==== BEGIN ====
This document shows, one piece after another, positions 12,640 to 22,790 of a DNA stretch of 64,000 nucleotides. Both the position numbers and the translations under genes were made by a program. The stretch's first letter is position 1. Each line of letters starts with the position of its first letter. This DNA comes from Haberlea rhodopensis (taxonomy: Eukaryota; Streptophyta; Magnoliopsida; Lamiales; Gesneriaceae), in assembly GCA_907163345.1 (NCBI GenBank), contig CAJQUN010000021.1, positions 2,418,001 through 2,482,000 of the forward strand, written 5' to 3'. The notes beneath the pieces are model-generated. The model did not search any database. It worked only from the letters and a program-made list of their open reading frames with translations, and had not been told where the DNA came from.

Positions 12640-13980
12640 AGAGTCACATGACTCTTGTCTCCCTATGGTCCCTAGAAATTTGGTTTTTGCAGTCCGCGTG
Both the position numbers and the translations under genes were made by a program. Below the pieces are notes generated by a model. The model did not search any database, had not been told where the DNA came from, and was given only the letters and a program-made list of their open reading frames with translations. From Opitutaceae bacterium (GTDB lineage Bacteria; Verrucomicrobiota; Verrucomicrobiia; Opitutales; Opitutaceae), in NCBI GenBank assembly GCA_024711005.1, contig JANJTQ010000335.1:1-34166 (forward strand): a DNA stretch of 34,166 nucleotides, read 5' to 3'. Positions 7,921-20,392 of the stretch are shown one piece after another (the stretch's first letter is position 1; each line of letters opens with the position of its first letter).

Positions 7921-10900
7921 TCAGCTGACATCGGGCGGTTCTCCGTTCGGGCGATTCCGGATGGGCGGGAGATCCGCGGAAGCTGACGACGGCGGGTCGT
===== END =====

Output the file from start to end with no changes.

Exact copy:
This document shows, one piece after another, positions 12,640 to 22,790 of a DNA stretch of 64,000 nucleotides. Both the position numbers and the translations under genes were made by a program. The stretch's first letter is position 1. Each line of letters starts with the position of its first letter. This DNA comes from Haberlea rhodopensis (taxonomy: Eukaryota; Streptophyta; Magnoliopsida; Lamiales; Gesneriaceae), in assembly GCA_907163345.1 (NCBI GenBank), contig CAJQUN010000021.1, positions 2,418,001 through 2,482,000 of the forward strand, written 5' to 3'. The notes beneath the pieces are model-generated. The model did not search any database. It worked only from the letters and a program-made list of their open reading frames with translations, and had not been told where the DNA came from.

Positions 12640-13980
12640 AGAGTCACATGACTCTTGTCTCCCTATGGTCCCTAGAAATTTGGTTTTTGCAGTCCGCGTG
Both the position numbers and the translations under genes were made by a program. Below the pieces are notes generated by a model. The model did not search any database, had not been told where the DNA came from, and was given only the letters and a program-made list of their open reading frames with translations. From Opitutaceae bacterium (GTDB lineage Bacteria; Verrucomicrobiota; Verrucomicrobiia; Opitutales; Opitutaceae), in NCBI GenBank assembly GCA_024711005.1, contig JANJTQ010000335.1:1-34166 (forward strand): a DNA stretch of 34,166 nucleotides, read 5' to 3'. Positions 7,921-20,392 of the stretch are shown one piece after another (the stretch's first letter is position 1; each line of letters opens with the position of its first letter).

Positions 7921-10900
7921 TCAGCTGACATCGGGCGGTTCTCCGTTCGGGCGATTCCGGATGGGCGGGAGATCCGCGGAAGCTGACGACGGCGGGTCGT